Our Work » Litigation » M.A. v. Mayorkas

M.A. v. Mayorkas

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Case Status: 

U.S. District Court for the District of Columbia, No. 1:23-cv-1843

What is the government doing and why are we challenging it? 

Many asylum seekers who claim protection at the southwest border start their asylum process with a “credible fear interview,” an initial screening interview that assesses whether they will be allowed to fully present their asylum case in U.S. immigration court.

On May 10, 2023, the Biden administration issued a final rule that bars asylum for the vast majority of people seeking safety at the southwest border. The rule, dubbed the “asylum ban” by advocates, combines and repackages two Trump-era policies - known as the “entry” and “transit” bans - which were struck down by the courts as unlawful.

Subject to only a few narrow exceptions, the ban imposes a categorical bar on asylum for anyone who passes through one or more other countries en route to the U.S. border and does not apply for - and get denied - protection in at least one of those countries first.

Though credible fear interviews have historically focused on the strength of the asylum seeker’s case, the Biden administration chose to apply the ban (which is unrelated to the reason an asylum seeker fled their country) in credible fear interviews, while simultaneously heightening the burden of proof they must meet.

Other recent policy changes compound the harms of the asylum ban. For example, the government shortened the timeline for conducting credible fear interviews and authorized interviews to take place while asylum seekers are in the custody of U.S. Customs and Border Protection, changes that make it virtually impossible for asylum seekers to obtain legal orientation or counsel before their interview. Moreover, the government has begun misleading asylum seekers from certain countries about their eligibility for parole into the United States during the credible fear interview, coercing them into withdrawing their claims for protection.

The application of the ban in credible fear interviews and the related policy changes defy Congress’s intent in establishing the credible fear process – which was to ensure that people seeking refuge at our borders would not be swiftly returned to persecution or torture. We are arguing that Biden’s ban and the related policy changes violate our asylum laws and result in the unlawful return of people to countries where their lives are in danger.

CGRS is also challenging this same asylum ban in East Bay Sanctuary Covenant v. Biden.

What is at stake? 

Biden’s asylum ban will deny protection to most people seeking safety at the southwest border. The experiences of the 18 individual plaintiffs bringing this case demonstrate the grave risks facing those who are wrongly denied the chance to seek asylum. Some plaintiffs fled after being targeted for violence by repressive or corrupt governments. Others suffered severe physical or sexual violence inflicted by intimate partners, relatives, or organized criminal gangs. After being denied the opportunity to fully present their asylum claims due to the application of the asylum ban, all fear being returned to the violence they fled.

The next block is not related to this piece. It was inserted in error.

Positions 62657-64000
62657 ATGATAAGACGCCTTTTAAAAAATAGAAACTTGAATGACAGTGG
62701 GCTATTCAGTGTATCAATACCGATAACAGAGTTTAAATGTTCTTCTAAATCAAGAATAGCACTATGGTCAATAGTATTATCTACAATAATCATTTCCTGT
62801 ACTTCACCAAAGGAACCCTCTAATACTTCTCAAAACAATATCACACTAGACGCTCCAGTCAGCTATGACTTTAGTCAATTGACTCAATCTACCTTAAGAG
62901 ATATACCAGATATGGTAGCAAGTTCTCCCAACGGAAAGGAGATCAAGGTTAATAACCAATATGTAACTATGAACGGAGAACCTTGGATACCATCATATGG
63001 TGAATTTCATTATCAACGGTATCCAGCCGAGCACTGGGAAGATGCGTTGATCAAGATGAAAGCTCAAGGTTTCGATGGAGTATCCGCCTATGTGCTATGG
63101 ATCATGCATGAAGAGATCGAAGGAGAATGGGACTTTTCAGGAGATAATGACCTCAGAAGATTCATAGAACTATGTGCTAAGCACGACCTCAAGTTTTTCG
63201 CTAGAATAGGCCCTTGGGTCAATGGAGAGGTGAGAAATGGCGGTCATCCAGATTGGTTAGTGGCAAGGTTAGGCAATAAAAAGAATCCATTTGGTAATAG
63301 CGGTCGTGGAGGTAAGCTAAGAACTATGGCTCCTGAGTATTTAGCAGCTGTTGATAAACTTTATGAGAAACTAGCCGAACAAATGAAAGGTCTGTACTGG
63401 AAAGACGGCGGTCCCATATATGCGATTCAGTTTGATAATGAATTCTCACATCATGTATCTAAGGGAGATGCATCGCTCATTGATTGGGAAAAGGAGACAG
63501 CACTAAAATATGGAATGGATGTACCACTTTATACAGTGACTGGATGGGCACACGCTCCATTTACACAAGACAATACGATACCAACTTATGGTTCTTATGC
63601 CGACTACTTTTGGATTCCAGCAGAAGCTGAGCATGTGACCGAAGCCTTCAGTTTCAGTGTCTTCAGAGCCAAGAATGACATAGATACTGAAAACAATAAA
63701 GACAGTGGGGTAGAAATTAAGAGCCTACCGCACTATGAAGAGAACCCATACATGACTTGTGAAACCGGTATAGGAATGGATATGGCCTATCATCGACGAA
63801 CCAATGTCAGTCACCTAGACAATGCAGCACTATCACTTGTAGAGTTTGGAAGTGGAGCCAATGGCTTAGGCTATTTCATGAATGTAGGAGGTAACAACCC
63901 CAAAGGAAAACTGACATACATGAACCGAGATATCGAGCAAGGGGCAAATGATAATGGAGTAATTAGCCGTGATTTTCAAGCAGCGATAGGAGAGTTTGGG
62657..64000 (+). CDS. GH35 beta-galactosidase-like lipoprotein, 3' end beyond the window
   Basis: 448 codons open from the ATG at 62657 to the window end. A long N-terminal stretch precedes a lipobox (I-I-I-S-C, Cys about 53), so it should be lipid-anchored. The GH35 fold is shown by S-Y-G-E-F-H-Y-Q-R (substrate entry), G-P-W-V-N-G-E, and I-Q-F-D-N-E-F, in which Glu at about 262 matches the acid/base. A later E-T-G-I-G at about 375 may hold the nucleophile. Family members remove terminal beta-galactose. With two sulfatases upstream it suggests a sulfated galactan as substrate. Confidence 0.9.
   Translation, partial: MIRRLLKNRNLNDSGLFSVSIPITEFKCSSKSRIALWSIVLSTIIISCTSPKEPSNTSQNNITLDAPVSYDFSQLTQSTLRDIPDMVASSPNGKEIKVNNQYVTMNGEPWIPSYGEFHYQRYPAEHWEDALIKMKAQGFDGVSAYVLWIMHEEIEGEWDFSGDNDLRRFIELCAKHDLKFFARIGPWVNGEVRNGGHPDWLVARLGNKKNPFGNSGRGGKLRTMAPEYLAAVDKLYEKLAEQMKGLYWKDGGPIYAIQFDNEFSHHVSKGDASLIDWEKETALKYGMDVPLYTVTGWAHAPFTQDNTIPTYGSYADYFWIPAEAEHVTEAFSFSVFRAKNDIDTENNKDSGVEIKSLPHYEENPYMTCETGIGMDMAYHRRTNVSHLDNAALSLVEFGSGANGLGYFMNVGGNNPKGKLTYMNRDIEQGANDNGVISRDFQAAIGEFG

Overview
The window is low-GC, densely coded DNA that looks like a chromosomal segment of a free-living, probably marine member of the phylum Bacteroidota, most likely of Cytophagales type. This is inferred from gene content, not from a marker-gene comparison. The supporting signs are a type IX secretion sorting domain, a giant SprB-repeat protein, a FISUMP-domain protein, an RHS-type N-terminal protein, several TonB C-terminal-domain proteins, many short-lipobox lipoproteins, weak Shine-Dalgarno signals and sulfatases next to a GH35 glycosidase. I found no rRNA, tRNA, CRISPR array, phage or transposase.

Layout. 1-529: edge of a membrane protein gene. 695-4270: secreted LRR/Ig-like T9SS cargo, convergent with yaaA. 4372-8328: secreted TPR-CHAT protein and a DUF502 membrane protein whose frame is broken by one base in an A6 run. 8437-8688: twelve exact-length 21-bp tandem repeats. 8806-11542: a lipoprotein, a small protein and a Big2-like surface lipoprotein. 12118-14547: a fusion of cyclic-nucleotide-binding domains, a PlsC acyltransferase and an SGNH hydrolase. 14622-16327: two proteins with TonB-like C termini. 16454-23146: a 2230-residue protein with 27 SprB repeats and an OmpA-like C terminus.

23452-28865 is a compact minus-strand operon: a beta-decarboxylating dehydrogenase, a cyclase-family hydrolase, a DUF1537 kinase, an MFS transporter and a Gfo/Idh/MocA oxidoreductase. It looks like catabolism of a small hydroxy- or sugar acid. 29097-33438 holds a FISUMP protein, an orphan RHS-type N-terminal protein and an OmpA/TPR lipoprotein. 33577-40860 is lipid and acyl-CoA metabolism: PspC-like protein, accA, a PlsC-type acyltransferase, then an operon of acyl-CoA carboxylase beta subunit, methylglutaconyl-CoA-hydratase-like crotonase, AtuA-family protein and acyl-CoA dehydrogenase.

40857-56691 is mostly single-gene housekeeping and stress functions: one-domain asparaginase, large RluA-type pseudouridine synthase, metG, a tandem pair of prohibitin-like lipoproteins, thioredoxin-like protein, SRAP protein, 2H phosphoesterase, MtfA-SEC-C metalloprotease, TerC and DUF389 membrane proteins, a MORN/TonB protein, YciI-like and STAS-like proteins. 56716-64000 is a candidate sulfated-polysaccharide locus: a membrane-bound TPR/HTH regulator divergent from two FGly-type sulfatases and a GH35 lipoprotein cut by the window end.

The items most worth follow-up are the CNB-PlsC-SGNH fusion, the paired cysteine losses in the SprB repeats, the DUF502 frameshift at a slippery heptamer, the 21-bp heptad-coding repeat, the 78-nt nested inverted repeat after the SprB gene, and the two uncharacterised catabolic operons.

What’s the status of this case? 

CGRS and our co-counsel filed this legal challenge in the U.S. District Court for the District of Columbia on June 23, 2023. Plaintiffs filed their motion for summary judgment on September 28, 2023. We are asking the court to strike down the application of the ban in credible fear proceedings and the related policy changes, so that asylum seekers at our borders are able to fairly present their claims for protection. The case is currently stayed before the district court.

Who’s involved? 

CGRS is co-counsel, along with the ACLU Immigrants’ Rights Project, the ACLU of the District of Columbia, and the National Immigrant Justice Center.

We represent 18 individual asylum seekers who failed their credible fear interviews after the ban was applied to them and two organizational plaintiffs that serve people seeking asylum: Las Americas Immigrant Advocacy Center and RAICES.

How can you help? 

Take the #WelcomeWithDignity pledge and join our movement to defend the right to seek asylum. You can support CGRS’s vital work on cases like this one by making a donation.

Need more information? 

Contact Brianna Krong, Communications and Advocacy Manager, at krongbrianna@uclawsf.edu.

Resources for Advocates 

  • Attorneys representing clients who may be subject to the asylum ban can request assistance from CGRS through our Technical Assistance Library.
  • CGRS’s comment on the proposed version of the asylum ban rule can be read here.
  • CGRS’s report on the dangers facing people seeking asylum in common countries of transit can be read here.